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Father of teen accused of killing 3 at Garland convenience store found guilty of murder

Xavier Gonzalez.
Pablo Arauz Peña
Garland police say Xavier Gonzalez, 14, was at the wrong place at the wrong time when a shooter opened fire in a Garland convenient store.

Police are offering a $10,000 reward for info leading to Abel Acosta's whereabouts following guilty verdict for father Richard Abel Jr.

The father of a teen who fatally shot three other teens in a Garland convenience store was found guilty of capital murder Friday.

Richard Acosta's attorney Heath Harris told KERA that he's hopeful that he can appeal if Abel is found and admits that his father did not know his son had a gun or committed the murders.

"We firmly believe that [Abel] is going to tell the authorities that, and if they do, then maybe Richard will get a new trial," Harris said.

Police in Garland sent out a statement Friday evening thanking District Attorney John Creuzot for prosecuting the case and announcing a $10,000 total reward for info leading to Abel's whereabouts.

"The search continues. We will not stop until Abel Acosta is captured," read the statement.

Richard Acosta was on trial for his involvement in the fatal shooting that killed Xavier Gonzalez, Ivan Noyala and Rafael Garcia that night.

The boys were 14, 16 and 17. A fourth victim was critically injured but survived the shooting.

Video evidence shows Acosta’s pick-up truck fleeing the scene after prosecutors say his son Abel fired several shots into the convenience store on Sunday Dec. 26, 2021. Richard Acosta turned himself in the following Monday, where he was charged.

Vigil for Garland shooting victims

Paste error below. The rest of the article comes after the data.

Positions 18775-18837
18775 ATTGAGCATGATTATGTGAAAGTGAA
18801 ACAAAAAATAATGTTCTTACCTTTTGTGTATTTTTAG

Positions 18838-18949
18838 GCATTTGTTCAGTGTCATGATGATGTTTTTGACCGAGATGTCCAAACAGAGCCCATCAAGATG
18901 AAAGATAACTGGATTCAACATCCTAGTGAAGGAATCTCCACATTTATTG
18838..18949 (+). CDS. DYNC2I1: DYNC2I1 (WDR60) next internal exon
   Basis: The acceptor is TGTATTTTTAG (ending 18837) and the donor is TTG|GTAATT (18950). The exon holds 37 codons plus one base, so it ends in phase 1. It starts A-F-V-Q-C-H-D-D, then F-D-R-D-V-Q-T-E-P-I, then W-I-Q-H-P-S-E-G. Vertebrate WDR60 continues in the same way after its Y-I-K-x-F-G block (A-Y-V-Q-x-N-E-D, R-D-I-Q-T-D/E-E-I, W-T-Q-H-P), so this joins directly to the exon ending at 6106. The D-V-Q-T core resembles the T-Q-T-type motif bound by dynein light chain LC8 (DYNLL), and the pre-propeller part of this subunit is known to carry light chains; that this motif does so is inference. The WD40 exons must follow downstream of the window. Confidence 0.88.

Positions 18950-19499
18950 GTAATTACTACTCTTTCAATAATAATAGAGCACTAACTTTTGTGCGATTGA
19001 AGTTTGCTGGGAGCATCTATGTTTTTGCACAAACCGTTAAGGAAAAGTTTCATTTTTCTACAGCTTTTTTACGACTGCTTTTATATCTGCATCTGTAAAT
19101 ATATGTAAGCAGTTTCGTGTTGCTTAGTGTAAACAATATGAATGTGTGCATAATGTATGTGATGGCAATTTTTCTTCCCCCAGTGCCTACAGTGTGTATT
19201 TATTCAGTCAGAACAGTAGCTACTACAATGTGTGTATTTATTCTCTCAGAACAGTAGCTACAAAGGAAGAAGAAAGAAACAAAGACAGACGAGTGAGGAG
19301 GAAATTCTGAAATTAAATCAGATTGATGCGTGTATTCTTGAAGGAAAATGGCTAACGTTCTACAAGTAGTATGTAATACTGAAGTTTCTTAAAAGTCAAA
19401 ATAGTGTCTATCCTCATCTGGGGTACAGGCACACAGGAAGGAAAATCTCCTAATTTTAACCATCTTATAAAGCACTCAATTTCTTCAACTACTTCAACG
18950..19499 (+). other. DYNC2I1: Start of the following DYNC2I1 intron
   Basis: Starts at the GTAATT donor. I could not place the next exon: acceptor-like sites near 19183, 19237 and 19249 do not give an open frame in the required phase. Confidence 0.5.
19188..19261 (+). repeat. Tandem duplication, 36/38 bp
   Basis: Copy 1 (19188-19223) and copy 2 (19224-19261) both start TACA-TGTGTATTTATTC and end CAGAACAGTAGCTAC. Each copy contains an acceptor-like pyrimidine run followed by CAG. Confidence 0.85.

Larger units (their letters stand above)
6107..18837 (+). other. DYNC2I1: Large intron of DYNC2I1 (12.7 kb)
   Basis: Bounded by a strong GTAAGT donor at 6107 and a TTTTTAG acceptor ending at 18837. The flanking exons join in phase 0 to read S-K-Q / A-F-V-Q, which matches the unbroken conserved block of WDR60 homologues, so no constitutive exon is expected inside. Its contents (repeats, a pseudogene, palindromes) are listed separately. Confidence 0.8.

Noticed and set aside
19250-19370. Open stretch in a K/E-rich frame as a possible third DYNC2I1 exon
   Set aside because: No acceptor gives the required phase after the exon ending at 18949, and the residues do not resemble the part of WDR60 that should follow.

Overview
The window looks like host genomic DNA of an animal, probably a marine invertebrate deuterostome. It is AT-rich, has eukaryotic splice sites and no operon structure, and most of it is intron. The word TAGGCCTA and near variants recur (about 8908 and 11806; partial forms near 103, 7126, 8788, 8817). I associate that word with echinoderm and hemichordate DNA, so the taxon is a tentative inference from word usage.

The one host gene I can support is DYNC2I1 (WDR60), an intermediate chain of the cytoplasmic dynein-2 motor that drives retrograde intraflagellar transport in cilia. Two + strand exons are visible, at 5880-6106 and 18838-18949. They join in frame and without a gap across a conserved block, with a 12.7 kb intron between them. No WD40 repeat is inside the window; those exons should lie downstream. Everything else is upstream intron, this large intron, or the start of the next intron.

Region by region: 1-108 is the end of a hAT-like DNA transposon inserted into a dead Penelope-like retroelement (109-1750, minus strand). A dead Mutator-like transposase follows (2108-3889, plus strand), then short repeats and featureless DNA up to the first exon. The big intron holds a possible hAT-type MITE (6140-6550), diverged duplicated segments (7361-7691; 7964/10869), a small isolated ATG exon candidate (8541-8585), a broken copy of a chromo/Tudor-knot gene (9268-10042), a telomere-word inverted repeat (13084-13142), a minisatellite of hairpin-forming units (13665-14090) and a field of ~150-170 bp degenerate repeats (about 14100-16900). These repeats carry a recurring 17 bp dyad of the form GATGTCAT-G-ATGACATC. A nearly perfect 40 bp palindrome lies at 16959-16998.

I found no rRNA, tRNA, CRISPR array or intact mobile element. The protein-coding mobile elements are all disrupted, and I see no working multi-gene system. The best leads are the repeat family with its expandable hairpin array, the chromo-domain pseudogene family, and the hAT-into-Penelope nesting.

Pablo Arauz Peña
Family, friends and classmates of Xavier Gonzalez held a candlelight vigil for the victims of a shooting that left three teens dead at a gas station in Garland.

During the trial, which began Monday, Acosta testified under oath and said that he didn't know his son had a gun.

Defense attorneys claimed Acosta didn't know Abel fired the shots and that he was trying to get his son away from danger.

"I was scared for his safety and mine," Acosta said.

Acosta said his son disappeared after going upstairs when they arrived home.

Prosecutors led by Dallas County District Attorney John Creuzot set out to prove to the jury that Acosta helped his son escape the scene after committing the fatal shooting.

"Any reasonable person would have called 911. What does he do? He puts the pedal to the metal," Creuzot said during closing arguments Friday.

Prosecutors also said he exchanged texts and a phone call with a man named Sidney Williams, whom Acosta hoped would help him and his family relocate following the crime.

Judge Stephanie Huff read the jury's guilty verdict Friday afternoon after about four hours of deliberation.

Acosta faces life in prison without parole.

Following the verdict, families of the victims made their statements.

Xavier Gonzalez's sister Rubi said she watched Acosta feign ignorance to his son's actions during the trial.

"We went through many milestones without him and we're going to have to go through so many more," Gonzalez said. "Today was only half the justice that he deserved."

Abel Acosta is still wanted by police.

Got a tip? Email Pablo Arauz Peña at

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Pablo Arauz Peña is the Growth and Infrastructure Reporter for KERA News.